On examination after death, no morbid appearances were observed to account for the leading symptoms of the disease, nor for its fatal termination. The prostate gland was found to be of more than double its normal size ; the enlargement was uniform, and unattended with any projection of the middle lobe, so as to have interfered greatly with the evacuation of the bladder. The substance of the gland was firm; and imbedded in its anterior part was a collection of thick, cream-colored pus, amounting to about a drachm. A small collection of pus, about equal to the bulk of a grain of rice, was found in another part of the gland. There was a little redness of the mucous membrane of the bladder at its neck, moderate in degree and limited in extent. The liver was of normal size and somewhat fatty. No morbid appearances were observed in the stomach and intestines. On the right side of the thorax, the pleura pulmonalis was attached by old organized adhesions to the pleura costalis throughout nearly its whole extent. This was probably the result of an attack of thoracic inflammation from which he had suffered about twenty years before his death. The left lung was inadherent; both lungs were healthy. The heart was rather larger than its normal size, but without valvular disease. There were marks of old pericarditis, viz., fibrinous deposits beneath the serous membrane, both of the parietal and visceral portions, some of them containing calcareous matter. The opposed surfaces of the pericardium were not adherent.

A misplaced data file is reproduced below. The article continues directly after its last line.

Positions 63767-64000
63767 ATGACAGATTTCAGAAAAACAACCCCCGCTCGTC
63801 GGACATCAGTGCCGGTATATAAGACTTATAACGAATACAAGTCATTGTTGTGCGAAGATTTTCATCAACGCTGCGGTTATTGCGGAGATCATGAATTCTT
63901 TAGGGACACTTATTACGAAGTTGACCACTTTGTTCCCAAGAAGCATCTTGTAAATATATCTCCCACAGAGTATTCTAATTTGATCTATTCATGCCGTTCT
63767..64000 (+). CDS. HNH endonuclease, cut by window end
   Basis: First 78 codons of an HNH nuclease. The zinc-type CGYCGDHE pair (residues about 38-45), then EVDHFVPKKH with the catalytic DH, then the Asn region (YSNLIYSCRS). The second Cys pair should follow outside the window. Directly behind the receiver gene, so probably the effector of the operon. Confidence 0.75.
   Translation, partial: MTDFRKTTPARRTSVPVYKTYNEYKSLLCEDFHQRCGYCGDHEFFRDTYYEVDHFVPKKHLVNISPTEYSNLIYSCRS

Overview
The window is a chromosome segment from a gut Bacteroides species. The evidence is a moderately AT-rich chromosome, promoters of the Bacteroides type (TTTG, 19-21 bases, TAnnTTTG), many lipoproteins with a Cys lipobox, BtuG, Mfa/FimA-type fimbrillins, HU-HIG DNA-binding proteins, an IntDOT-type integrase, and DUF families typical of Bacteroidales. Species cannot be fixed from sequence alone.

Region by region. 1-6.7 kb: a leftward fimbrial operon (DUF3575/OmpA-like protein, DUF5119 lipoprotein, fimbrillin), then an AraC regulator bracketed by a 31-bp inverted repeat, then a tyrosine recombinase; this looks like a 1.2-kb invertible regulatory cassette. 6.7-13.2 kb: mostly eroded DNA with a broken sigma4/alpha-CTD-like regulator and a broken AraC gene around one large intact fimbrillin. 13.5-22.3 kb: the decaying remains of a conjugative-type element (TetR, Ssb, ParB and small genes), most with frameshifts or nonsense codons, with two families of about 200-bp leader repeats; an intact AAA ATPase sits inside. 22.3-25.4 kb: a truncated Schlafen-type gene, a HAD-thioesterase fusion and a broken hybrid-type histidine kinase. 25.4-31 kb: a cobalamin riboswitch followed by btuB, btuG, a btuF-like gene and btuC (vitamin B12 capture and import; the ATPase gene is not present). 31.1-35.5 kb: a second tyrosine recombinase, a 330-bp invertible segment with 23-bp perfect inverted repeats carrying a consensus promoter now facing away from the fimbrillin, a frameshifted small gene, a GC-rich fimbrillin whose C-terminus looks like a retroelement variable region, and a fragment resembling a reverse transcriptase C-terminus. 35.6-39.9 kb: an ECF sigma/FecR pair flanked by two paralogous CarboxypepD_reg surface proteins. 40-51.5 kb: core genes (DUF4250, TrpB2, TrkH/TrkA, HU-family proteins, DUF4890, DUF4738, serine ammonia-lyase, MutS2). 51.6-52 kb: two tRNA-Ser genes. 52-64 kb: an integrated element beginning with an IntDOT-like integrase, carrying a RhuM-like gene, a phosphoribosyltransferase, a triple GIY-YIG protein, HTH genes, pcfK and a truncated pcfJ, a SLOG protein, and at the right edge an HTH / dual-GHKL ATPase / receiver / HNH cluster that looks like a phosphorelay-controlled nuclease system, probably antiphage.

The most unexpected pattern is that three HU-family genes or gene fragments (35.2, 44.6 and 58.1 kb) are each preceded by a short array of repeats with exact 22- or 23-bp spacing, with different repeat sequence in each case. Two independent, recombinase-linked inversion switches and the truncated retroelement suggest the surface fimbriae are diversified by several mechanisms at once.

The disease appears to have been essentially a derangement of the nervous system, affecting the nerves of sensation, as indicated by the neuralgic pains in the leg, thigh, testis, and pelvis ; and the nerves of action, as indicated by the frequent micturition, hiccough, and vomiting.
Dr. Bliss was a native of Bennington, Vermont. He was born on the 3d of January, 1791. He commenced the study of medicine with Dr. Taylor of Lansingburgh, in the State of New York, and afterwards pursued his studies with Dr. Burritt of Troy. He came to New York in 1811, and became a private pupil of the late Dr. Borrowe. He attended lectures in the College of Physicians and Surgeons, and graduated in that institution in the spring of 1815. He enjoyed also the advantages of a residence in the New York Hospital, as House Surgeon. He was engaged in the practice of medicine in this city about forty years, having had a large circle of patients who were strongly attached to him. He was a man of great industry, and strongly devoted to his profession, and enjoyed in an eminent degree the confidence and esteem of the physicians of this city. He was remarkable for his purity and simplicity of character, his disinterested kindness, benevolence, and generosity. His kindness to the poor was evinced, not only by pecuniary benefactions, but by devoted personal attentions. It was affecting to witness at his grave the exhibition of grief on the part of a poor and aged female, who